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Richard STRAUSS (1864-1949) Die Frau ohne Schatten
The Emperor – Stephen Gould (tenor)
The Empress – Camilla Nylund (soprano)
Barak – Wolfgang Koch (bar)
Barak’s Wife – Nina Stemme (soprano)
The Nurse – Evelyn Herlitzius (soprano)
Spirit Messenger – Sebastian Holecek (bar)
Orchestra and Chorus of Wiener Staatsoper/Christian Thielemann
rec. live, 25 May 2019, Wiener Staatsoper ORFEO C991203 [3 CDs: 209:12]
For all its importance to the global musical scene, the opera house on Vienna’s Ringstrasse has hosted very few significant premieres since it was opened in 1869. The one, clear exception to that rule is Strauss’s Die Frau Ohne Schatten. The composer completed it during the Great War, but held off its premiere until peace had broken out, and it was unveiled amid great celebration (and a considerable degree of bafflement which has never quite dissipated) in the Vienna house in 1919.
2019 was, therefore, its centenary year, and the Staatsoper pulled out all the stops to give it its centenary production, here captured on disc by Orfeo. I watched the production on the Staatsoper’s streaming service, one of the highlights of my lockdown, and it’s the same performance as this one. It’s definitely worth seeing if you love the opera: broadly traditional in approach and with some fantastic musical values, it would become an automatic first choice for the opera on DVD were it ever to be released.
But for now let’s celebrate this CD recording because it’s really, really good; for my money the finest live Frau we have on CD, and by some margin the best we’ve had since Solti’s studio recording (also from Vienna: they own this opera!). Let’s start with the orchestra, who sound sensational. These Viennese musicians must, surely, have played the opera more than any other orchestra in the world, and they know intimately its every phrase. The strings, for one thing, are an absolute treat, particular in the tender, gentle music, such as Barak’s affectionate theme that represents his love for his wife in Act 1, or the benediction that settles on the ends of Acts 1 and 3. However, they can tear hair-raisingly through the tempest of the end of Act 2, or evoke the threat of the temple scene with dark intensity. The winds and brass are every bit as strong, driving the energy of the Erdenflug with maniacal urgency, and conjuring up an overpowering wave of sound for the unveiling of the Emperor’s statue. The transitions between scenes, each one a miniature tone poem, sound breathtaking in their breadth and evocative power – listen as an example to the first transition of Act 2 as the Emperor approaches the Falconer’s Hut, with its keening cello solo and ever-shifting textures – and they confirm that you could be in no safer orchestral hands when it comes to this opera.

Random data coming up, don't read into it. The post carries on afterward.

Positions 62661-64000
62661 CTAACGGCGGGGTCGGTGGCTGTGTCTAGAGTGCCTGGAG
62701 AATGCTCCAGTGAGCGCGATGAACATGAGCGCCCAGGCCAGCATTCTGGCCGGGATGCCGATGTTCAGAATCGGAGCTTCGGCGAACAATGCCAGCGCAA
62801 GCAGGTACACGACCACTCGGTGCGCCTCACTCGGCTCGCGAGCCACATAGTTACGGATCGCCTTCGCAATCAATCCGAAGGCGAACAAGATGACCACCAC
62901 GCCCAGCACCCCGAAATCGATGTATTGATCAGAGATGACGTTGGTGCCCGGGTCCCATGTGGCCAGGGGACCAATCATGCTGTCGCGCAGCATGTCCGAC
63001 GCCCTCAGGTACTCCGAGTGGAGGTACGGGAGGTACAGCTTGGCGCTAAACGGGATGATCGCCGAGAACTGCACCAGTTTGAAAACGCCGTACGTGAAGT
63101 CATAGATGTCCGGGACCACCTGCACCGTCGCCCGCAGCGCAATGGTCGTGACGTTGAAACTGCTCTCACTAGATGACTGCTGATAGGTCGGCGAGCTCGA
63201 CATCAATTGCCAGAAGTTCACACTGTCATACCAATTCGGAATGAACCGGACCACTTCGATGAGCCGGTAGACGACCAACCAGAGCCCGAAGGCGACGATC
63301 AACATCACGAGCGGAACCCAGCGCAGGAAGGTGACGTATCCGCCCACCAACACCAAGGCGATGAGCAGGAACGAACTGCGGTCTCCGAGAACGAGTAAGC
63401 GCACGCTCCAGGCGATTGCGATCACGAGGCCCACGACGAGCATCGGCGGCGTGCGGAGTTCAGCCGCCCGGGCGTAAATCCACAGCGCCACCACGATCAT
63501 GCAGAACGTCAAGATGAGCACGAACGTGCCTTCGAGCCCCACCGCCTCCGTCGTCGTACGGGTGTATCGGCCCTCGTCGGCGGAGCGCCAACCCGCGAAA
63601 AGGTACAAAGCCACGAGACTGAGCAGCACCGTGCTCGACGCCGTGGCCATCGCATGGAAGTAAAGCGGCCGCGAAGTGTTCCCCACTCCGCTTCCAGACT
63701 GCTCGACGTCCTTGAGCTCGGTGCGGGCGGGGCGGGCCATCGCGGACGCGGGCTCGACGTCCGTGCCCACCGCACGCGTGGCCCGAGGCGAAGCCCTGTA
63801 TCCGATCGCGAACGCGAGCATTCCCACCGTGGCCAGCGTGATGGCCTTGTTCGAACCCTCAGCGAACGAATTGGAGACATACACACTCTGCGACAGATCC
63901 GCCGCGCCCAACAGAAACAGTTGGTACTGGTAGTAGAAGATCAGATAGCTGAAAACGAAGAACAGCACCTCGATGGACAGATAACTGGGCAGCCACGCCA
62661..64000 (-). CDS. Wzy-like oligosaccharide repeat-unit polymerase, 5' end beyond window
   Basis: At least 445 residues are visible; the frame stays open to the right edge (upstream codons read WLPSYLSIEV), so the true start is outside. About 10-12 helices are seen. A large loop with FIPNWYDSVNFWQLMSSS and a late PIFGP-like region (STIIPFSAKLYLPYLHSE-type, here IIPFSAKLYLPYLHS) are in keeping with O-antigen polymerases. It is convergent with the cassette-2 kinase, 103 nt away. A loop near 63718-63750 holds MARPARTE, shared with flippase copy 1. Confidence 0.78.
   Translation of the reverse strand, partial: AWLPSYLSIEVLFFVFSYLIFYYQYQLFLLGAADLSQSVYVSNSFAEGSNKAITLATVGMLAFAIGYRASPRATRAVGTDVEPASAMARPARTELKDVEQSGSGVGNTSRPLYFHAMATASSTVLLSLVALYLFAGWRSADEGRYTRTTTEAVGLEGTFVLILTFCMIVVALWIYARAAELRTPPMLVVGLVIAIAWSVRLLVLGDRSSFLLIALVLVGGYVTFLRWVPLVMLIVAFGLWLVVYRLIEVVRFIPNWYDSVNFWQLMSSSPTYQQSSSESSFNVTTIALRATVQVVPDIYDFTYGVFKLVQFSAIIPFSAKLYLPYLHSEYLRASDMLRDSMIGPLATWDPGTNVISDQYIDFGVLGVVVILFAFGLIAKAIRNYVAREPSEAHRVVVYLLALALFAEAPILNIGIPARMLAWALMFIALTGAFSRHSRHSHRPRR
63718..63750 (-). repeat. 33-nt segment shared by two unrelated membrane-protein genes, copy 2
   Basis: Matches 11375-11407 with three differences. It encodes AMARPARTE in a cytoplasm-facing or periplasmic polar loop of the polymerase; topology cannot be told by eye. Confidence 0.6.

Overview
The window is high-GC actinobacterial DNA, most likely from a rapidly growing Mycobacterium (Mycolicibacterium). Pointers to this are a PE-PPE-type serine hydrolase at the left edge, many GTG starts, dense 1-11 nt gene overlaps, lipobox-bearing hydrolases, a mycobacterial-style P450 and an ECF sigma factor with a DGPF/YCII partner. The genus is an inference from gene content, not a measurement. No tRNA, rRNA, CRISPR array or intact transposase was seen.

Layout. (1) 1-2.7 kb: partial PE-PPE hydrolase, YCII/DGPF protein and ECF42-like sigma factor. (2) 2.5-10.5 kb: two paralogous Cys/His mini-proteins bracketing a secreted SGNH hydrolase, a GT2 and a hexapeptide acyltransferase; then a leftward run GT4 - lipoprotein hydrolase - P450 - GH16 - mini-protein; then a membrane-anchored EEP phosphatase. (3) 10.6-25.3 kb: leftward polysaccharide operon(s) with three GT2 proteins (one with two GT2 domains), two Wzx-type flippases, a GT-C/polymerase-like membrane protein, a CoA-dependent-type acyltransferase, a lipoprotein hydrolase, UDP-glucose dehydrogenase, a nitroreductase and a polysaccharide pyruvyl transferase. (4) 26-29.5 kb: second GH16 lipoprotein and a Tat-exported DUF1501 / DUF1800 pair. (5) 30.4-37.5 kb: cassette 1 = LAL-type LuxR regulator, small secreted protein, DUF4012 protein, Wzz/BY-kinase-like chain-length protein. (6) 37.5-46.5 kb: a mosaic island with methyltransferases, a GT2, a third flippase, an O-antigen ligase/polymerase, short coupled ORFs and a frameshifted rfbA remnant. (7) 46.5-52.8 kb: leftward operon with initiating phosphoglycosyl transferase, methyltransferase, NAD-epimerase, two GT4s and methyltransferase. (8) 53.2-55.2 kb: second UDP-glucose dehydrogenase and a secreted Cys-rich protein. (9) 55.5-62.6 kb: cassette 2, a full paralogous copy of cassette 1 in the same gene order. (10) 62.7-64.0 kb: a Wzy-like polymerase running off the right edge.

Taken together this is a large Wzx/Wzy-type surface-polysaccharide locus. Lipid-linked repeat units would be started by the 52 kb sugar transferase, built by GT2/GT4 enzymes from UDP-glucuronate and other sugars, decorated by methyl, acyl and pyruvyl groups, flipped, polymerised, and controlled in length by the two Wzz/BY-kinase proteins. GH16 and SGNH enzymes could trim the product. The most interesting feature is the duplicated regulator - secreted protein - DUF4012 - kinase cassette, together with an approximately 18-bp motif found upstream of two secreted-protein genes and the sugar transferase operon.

Similarly, I can’t imagine there are any living conductors who know Die Frau as well as Christian Thielemann. He has been living with it for years, and has, in fact, already recorded it in Christof Loy’s (very fussy) 2011 Salzburg production on DVD from Opus Arte. He knows and loves its every contour, and shapes the opera’s vast ebb and flow with great certainty. He controls the climaxes expertly, knowing when to hold back so that the highlights really crackle, and he’s a master of light and shade. Listen, for example, to the delicate touch with which he controls the quicksilver winds during the trial scene of Act 3: it’s hard to believe it’s the same conductor who had shaped the end of Act 2 into a climax of such pile-driving power. He’s brilliant, and it also helps that he conducts the score complete, so far as I could see, even down to every word of the spoken melodrama in Act 3.